THE STORY – At 26, Zarifa Ghafari, became one of Afghanistan’s first female mayors and the youngest to ever hold the position. Filmed over two turbulent years, the film documents her personal battle for survival as her country unravels.
THE CAST – Zarifa Ghafari
THE TEAM – Marcel Mettelsiefen & Tamana Ayazi (Directors/Writers)
THE RUNNING TIME – 93 Minutes
Sometimes, it can be a struggle to rate and review documentaries, as, at a certain point, you feel like you’re just rating and reviewing the story itself or how engaged you specifically were in it. That’s why it’s up to documentarians to make their subject matter absorbing to anyone and everyone regardless of what their former attachment to the said subject matter may be – if it exists at all. This can mean structuring and pacing your documentary like a political thriller (as was the case for 2017’s Oscar-winning “Icarus“), impressing your audience with astounding visuals (such as those found in 2018’s Oscar-winning “Free Solo” or this year’s “Fire of Love“), or creating an innovative cinematic experience that defies all standards for modern moviemaking (Brett Morgen’s “Moonage Daydream,” also from this year, comes to mind). However, while Marcel Mettelsiefen and Tamana Ayazi’s “In Her Hands” has a stellar subject – Zarifa Ghafari, one of Afghanistan’s first female mayors and the youngest ever to be appointed (at the age of 24) – it frustratingly lacks focus, giving us little insight into how she came into this position of power by instead capturing the chaos that preceded the Fall of Kabul (Afghanistan’s capital city) in August 2021 and Ghafari’s place in it, until she’s lost in the shuffle in her own story.
Ghafari’s life is a legendary one. Though there had been two female mayors in Afghanistan prior to her time in office, they presided over areas that were generally seen as more “culturally tolerant.” Ghafari, in contrast, held a position in a traditionally conservative province named Wardak, where the Taliban had widespread support – so much so that her term as mayor of Maidan Shahr had to be delayed for a period of nine months due to protests and threats about her age and gender (and on her first day, a group of men even mobbed her office and warned her to resign). Ghafari ran on messages of female empowerment and enlightenment, advocating extensively for a woman’s right to education, and she also sought to better her community for all, successfully introducing an anti-litter campaign in her town. However, as tensions between her and the Taliban escalated – as a result of several failed assassination attempts and the death of her father by gunmen in November 2020 – she was always in danger of losing not only her political position but also her life, even though she resided in Kabul instead of Maidan Shahr. This period of time is what “In Her Hands” seeks to survey, along with her eventual escape from Afghanistan after the Taliban took over Kabul last summer.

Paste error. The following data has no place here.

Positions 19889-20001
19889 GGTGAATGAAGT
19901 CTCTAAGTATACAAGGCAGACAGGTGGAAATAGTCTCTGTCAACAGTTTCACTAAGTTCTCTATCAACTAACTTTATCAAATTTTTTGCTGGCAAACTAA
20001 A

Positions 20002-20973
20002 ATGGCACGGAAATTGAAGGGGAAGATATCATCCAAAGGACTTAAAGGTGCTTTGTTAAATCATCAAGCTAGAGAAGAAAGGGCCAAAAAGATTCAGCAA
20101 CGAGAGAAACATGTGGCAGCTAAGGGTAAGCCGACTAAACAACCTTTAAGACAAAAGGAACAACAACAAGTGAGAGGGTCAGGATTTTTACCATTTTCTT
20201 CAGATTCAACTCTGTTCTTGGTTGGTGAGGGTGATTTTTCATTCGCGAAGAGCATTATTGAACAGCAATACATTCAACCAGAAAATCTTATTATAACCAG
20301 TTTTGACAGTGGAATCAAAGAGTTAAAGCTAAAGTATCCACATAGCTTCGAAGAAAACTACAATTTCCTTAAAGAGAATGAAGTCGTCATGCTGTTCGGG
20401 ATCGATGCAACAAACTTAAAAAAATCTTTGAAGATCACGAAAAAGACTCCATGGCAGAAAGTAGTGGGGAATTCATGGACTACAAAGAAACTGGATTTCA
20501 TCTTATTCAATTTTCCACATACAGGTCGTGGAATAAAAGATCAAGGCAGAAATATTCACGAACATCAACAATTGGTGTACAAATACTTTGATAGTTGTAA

“In Her Hands” is undoubtedly an intense watch at times – there are more than a few terrifying “close calls” captured on camera as Ghafari attempts to evade the Taliban – but when almost all of its 93 minutes are devoted to this one small stretch in Ghafari’s life, it starts to feel like a bit of a missed opportunity to inform a wider audience on all she’s accomplished, and how she got to where she is today. Most who stumble upon this documentary while scrolling through Netflix might not have any idea who Zarifa Ghafari is and all she’s endured, and after watching this, they still won’t – and that’s a problem. We hear of certain goals of hers – her engagement with education efforts is oft-repeated – and we experience certain traumatic events alongside her (such as the aforementioned death of her father), but with little context as to who this woman is outside of being the youngest major in Afghanistan history and one of its few female mayors ever, it’s unfortunately easy to lose interest from scene to scene, and the scattered storytelling doesn’t help (nor does the dreadfully bland narration).
Why is the storytelling so scattered, and why is Ghafari’s life lost in the shuffle of a film seemingly made solely to share it with the world? That’s because Mettelsiefen and Ayazi make a choice to balance their coverage of her conflict with the Taliban by also intensively interviewing and investigating the latter, hearing their view on her political ascendency, and following them on a few of their crusades throughout the country. Sure, maybe this is worth exploring for one scene, but revisiting the Taliban so often – at the expense of the woman whose life they are endangering – does the entire film a disservice. Not only is the time we spend with Ghafari simply a straightforward telling of history (and not the parts we’re most interested in), but there needs to be more of it. Her storyline comes to life in scenes like those that explore her engrossing romance with now-husband Bashir Mohammadi or her occasionally fraught relationship with her father, but imagine how much stronger it could be if the whole movie were actually devoted to these moments. And not just these, but those that show how we got here in the first place.